One of the biggest drawbacks to new versions of Android is that it can take forever for the new features to roll out to current users. For launcher-specific items, though, we can always count on developers to bring us up to speed. Nova Launcher has done just that with several Jelly Bean-esque add-ons to its ICS-compatible app, including automatic rearranging of desktop elements, and the ability to fling apps and widgets away to remove them from your homescreen.
Most of the home screen replacements out there are just variations on a theme. There are scrollable panels, icons, and an app drawer. Foneclay is something entirely different. With this app, you can turn your phone into functional, though bizarre art.
The app itself is essentially just a front end for downloading and installing the artistic home screen apps. Tap on one that looks interesting, and you can preview the UI before you download.
Chameleon Launcher received what I would call its first "major" update today, bringing the launcher up to version 0.8.0. Naturally, you can expect performance improvements and bug fixes, but the update also brings something that users have been asking for since the beta launched: more widgets.
The new offerings in the widget department include Facebook, time, and a "switches" widgets that brings power control options to the launcher. Unfortunately, the switches aren't yet customizable, so you're stuck with a stock set of options that includes airplane mode, Bluetooth, Wi-Fi, brightness, GPS, and sync.
The Android launcher has always been ground zero for device customization, and most launchers make at least some concession to user options. But TSF Shell, which we've covered before, surely takes the cake for sheer flexibility. The latest update, to Beta version 1.6.0, adds a dazzling amount of new features. Granted, most of these are eye candy - something that TSF never lacked in the first place - but a few of them are genuinely useful.
We've been talking about Chameleon Launcher for a few months now, and despite getting off to a bit of a rocky start, the beta is now officially available for some testers and Kickstarter backers. I've spent the last several days playing with the launcher on a couple different tablets, and, despite the fact that it's still in beta, have been generally impressed.
For the unaware, Chameleon is a new type of launcher designed specifically for Android 3.0+ tablets.
Mobint, the dev team behind the original Holo Launcher (for Android 2.2+ devices), decided to jump into the Android 4.0+ launcher party recently with their latest entry in the Play Store – Holo Launcher HD.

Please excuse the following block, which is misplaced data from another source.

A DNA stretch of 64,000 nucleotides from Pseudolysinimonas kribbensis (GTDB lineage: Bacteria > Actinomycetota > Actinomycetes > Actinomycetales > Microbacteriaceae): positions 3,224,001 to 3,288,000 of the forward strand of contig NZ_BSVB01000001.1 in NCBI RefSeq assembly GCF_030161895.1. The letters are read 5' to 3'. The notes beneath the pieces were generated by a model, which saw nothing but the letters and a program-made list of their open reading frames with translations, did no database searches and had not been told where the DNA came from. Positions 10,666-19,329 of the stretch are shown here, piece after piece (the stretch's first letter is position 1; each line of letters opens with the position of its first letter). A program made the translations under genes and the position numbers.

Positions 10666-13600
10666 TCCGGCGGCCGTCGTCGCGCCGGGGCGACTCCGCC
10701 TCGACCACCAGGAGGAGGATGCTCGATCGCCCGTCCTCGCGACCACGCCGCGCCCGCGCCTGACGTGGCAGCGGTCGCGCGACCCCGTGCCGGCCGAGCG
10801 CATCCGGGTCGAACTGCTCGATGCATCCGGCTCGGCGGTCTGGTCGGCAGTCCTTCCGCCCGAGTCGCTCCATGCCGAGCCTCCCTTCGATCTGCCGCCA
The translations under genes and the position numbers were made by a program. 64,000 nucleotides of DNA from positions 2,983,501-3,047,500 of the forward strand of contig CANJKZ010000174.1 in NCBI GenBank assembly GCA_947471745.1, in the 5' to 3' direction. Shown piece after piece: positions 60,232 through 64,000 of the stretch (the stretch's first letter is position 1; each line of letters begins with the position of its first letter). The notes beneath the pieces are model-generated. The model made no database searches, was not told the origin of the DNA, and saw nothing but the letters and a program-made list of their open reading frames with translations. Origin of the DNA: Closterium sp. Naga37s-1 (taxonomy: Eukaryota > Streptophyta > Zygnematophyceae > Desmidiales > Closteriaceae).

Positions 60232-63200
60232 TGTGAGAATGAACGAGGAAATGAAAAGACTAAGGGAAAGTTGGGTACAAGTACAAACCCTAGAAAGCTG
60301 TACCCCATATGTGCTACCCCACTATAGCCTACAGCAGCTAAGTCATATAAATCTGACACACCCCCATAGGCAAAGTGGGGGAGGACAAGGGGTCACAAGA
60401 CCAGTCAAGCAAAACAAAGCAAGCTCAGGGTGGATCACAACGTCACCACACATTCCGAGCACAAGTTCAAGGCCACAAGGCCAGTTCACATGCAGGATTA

Holo Launcher HD, like its older counterpart, gives your home screen the 4.x panache we've come to know and love, but is specifically modeled after Jelly Bean, and is only compatible with devices running 4.0 and above.
Chameleon Launcher, a highly anticipated launcher replacement for Android tablets, has just released the initial beta version of the app into the Play Store. While everyone with a compatible device can download it, you will need to have an invitation, whether from your Kickstarter pre-order or pre-registration (say, if you're a member of the press or a private beta tester).
If you think you're part of the private beta, head over here (replace YOUR_EMAIL with your pre-reg email address and YOUR_NAME with your name) and associate your registration email with your Play Store account, then grab the app from the Play Store and fire it up.
In the never-ending debates of morality, philosophy, and the meaning of life, the complexities of the universe manifest themselves in one universal mantra: no one can agree on anything except that the world is going to pot and things were better when we were younger and life was "simpler." In an effort to help make the world a little brighter, or just indulge in a bit of nostalgia, XP Mod brings your Android device back to 2001 by turning it into a Windows XP desktop.
One of the nicest things about Android that gets taken for granted is the ability to customize your user interface. While most folks tend to stick to app icons for launching their apps, Tagy offers an alternative approach: a tag cloud. Tagy is actually a set of widgets that let you specify a list of apps, contacts, or bookmarks to appear in a single widget. Then, as you use the widget, the items you use more often will get bigger.
When we first took a look at Apex launcher, we loved it. One of the better ICS launchers is about to get even better, as the app gets bumped to version 1.2. The update brings, among other things, support for themes and a ludicrously high 10x10 grid of icons on phones. For those of you that like have touch screen phones, but hate how easy it is to tap on things without machine-like precision.